One of the hardest and most important things a leader does is bringing a team of highly intelligent and highly opinionated people to consensus.
There's probably no such thing as an established definition of the word leadership, but I'll tell you what it means to me: The ability to get people moving in a single direction. Perhaps the most critical test of leadership ability in a business environment is in driving consensus.
When you've got a management team made up of highly intelligent, highly opinionated people, let me tell you, building consensus can be remarkably challenging, to say the least. Especially when it's a critical decision on a controversial topic. Even more so when it means things may have to change. Nobody likes to change.
Having done this sort of thing I don't know how many times, here's a seven-step process that seems to work remarkably well.
1. Know who you're dealing with.
You may think that everyone's on the same team so their goals are aligned. It would be nice if that was true, but it almost never is. Sure, they may say they're aligned, but everyone has their own agenda. It's not as nefarious as it sounds. After all, it's natural to want to protect your domain.
Since you may be a consultant and the group may not report to you, get to know them individually and try to identify their interests in the matter at hand. Ideally, you want to know exactly what you're up against right out of the gate.
2. Lay it all out.
You might think that staying in control is critical to the process. Indeed, that's true, but the way to achieve that isn't by being authoritative. Pulling rank is a last resort because it can really piss people off, turn them against you, and create passive aggressive behavior that can derail the process.
Instead, make the team feel like it's their process by sharing with them exactly what you plan to do, solicit feedback, and explain why it all makes sense to do it this way. That's your first test. If you can't get them to agree on the process, you're going to have one hell of a time getting them to agree on a decision.
3. Get to the bottom of it.
One way or another, you have to get the complete, unadulterated truth about the situation at hand before you get too far down the path. That usually means meeting with folks one-on-one in confidence as opposed to grilling people in front of their peers. You'd be amazed what people will tell you one-on-one if you ask the right questions and appear genuinely interested in their story.
Once you have a pretty clear picture of what's going on, you should be able to at least reach your own conclusion about how you'd like to see things go down. It's a lot easier to engineer a process to bring folks to consensus if you know the conclusion you're trying to get them to reach. It's not essential, but very, very helpful.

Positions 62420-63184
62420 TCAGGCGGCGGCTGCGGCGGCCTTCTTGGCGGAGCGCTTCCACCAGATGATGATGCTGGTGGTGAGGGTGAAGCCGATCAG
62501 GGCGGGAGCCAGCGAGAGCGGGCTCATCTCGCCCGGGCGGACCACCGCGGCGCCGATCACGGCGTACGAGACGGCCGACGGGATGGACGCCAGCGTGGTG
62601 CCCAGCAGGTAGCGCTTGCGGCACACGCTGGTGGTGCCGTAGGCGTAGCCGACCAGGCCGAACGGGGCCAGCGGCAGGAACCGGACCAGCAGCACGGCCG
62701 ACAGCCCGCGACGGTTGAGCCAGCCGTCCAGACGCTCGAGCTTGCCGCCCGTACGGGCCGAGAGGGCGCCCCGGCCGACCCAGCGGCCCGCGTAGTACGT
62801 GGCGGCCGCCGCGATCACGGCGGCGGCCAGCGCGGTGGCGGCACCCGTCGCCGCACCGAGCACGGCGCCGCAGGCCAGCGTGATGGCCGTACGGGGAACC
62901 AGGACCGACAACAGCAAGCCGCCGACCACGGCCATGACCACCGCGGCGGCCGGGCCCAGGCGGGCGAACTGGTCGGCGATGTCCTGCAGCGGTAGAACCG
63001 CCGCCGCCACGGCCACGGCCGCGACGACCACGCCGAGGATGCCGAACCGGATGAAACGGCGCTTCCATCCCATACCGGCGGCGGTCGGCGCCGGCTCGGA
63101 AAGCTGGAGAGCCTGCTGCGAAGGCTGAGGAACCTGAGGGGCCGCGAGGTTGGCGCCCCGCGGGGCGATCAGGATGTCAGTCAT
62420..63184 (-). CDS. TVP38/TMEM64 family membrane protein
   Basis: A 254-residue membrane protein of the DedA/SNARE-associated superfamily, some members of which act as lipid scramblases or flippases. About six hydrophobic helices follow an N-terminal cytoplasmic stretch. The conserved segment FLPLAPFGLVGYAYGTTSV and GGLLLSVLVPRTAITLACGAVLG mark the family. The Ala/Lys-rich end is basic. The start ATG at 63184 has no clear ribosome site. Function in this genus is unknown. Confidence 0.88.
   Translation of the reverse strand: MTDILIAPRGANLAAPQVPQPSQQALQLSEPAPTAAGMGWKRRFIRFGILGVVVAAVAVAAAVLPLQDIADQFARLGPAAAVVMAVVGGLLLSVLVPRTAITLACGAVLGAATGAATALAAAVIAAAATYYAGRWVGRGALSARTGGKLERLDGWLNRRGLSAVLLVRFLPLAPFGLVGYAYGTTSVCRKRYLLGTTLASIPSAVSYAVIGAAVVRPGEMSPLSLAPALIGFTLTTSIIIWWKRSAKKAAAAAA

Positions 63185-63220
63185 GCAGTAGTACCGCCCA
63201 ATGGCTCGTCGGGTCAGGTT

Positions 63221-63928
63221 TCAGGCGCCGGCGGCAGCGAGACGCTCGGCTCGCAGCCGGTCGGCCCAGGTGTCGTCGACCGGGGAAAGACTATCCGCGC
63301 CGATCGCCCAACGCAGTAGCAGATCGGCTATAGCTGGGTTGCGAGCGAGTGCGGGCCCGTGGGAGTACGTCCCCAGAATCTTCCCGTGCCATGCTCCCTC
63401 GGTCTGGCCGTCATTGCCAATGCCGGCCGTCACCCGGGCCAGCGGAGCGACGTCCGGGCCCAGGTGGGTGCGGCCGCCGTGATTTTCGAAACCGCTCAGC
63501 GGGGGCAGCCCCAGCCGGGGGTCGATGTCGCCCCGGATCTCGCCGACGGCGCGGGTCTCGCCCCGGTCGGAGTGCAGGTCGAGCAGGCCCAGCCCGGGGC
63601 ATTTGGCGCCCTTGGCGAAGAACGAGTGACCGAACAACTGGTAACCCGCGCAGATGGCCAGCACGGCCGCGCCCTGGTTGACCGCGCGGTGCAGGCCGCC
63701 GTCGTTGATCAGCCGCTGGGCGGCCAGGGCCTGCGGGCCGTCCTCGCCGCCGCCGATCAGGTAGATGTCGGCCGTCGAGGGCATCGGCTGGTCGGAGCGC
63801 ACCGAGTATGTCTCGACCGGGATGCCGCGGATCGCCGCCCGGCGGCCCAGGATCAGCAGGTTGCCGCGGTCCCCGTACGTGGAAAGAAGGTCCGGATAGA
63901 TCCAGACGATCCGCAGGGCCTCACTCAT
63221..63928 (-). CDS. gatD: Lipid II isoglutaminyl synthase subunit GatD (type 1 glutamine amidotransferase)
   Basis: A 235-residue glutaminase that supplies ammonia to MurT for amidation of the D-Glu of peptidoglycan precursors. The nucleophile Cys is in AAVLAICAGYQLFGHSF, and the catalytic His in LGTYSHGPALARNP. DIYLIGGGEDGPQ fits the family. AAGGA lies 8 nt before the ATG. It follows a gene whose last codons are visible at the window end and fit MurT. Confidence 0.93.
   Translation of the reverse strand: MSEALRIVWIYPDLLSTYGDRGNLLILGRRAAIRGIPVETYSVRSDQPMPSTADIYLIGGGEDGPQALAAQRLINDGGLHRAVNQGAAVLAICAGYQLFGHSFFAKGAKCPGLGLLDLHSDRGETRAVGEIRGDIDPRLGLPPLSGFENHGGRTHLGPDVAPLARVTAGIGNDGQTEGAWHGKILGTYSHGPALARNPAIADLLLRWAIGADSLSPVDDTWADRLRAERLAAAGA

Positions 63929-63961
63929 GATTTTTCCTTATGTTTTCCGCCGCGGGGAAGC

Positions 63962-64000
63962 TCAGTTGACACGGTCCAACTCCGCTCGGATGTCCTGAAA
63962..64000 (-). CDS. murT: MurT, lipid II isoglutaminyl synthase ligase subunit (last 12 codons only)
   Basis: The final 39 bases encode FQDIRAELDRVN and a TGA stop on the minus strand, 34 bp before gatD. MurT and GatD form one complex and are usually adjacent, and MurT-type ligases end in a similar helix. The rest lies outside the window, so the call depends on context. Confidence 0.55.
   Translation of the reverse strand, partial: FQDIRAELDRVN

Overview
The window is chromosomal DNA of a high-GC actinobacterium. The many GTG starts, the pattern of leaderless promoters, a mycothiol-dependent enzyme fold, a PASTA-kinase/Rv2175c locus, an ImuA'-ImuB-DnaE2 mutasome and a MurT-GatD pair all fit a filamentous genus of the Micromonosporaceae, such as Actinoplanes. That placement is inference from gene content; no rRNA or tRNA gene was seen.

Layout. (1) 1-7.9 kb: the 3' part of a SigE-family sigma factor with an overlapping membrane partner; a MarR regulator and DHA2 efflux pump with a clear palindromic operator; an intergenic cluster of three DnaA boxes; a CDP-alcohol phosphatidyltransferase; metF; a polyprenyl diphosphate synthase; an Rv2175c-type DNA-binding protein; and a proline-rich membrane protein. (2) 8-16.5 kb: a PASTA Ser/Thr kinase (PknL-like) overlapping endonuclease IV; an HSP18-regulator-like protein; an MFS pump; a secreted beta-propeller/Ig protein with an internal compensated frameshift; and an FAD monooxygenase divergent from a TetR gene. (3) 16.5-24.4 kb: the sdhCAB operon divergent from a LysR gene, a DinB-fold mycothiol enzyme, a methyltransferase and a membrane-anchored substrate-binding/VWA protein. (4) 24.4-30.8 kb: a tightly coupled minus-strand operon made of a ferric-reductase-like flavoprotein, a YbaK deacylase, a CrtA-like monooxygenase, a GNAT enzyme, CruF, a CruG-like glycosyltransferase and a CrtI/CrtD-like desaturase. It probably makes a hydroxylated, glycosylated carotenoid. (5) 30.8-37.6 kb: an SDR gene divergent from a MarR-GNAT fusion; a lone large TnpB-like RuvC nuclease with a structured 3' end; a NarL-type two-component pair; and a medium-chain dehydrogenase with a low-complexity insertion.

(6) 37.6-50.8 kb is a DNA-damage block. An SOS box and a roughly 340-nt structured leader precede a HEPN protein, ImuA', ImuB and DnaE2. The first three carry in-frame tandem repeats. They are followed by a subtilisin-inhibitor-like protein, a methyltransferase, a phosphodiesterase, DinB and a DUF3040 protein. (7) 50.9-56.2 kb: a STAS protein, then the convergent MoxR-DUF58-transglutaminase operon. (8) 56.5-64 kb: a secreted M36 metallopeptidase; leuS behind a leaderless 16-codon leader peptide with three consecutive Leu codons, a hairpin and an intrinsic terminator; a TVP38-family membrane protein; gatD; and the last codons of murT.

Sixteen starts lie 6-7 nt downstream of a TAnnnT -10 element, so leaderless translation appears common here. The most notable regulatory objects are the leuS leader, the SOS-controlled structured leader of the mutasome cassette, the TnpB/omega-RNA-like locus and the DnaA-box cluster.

4. Bring out the outliers.
It's a good idea to let the outliers--the highly opinionated folks on either side of the equation--have their say before you get too far down the path of making your arguments. The reason is twofold.
If you draw them out early, you and everyone else can start to get comfortable with who feels or believes what. That, and letting people have a voice, relieves tension and contention, as well. Once the hot stuff is out on the table, everyone will breath a sigh of relief.
Also, if you suspect there will be some tough nuts to crack, then you might consider doing some behind the scenes work. That means getting a few allies on board so, when the time comes to debate, the outlier stands out. It's a lot harder to hold your ground when everyone else is saying the same thing. Peer pressure can be a powerful motivator, even for executives.
5. Make it logical.
There are two types of arguments that work in driving consensus. I like to use both in sort of a one-two punch method. The first is a logical or quantitative argument that will appeal to so-called left-brain people. Make sure you've done your homework, your research, whatever, and give it to them straight. It's hard to refute hard data.
Keep one thing in mind. If you're going to be selective about what you present and how you present it, be aware that you might be called on it. There had better be a very good reason why you're presenting A and omitting B. Remember, this is the argument that's supposed to appeal to the logical folks. So it damn well better be logical.
6. Make it personal.
Of course, the second type of argument is an emotional or qualitative one. But the method I use to accomplish that is not so obvious. If at all possible, I like to use specific anecdotes or words directly out of the mouths of credible individuals to really get my point across and hit people right between the eyes. The key, of course, is to choose the juiciest and most hard-hitting stories or quotes.
For example, if you're taking a management team through a strategic planning process and there's a specific direction you'd like the company to take, this would be the time to quote some key analysts, pundits, employees, and customers, as appropriate. Even if the sources are anonymous, when people hear what folks they perceive to be experts or key stakeholders have to say, that has a powerful effect that can sway viewpoints.
7. Close the deal.
Obviously there's going to be debate throughout the process but most of it should have worked itself out by the time you've finished your quantitative and qualitative analysis. By then, heads should be nodding more or less in the same direction.
At that point, make sure you close the deal by declaring a Plan of Record or POR. Make sure everyone knows it's their plan, not yours. Document it. End of story.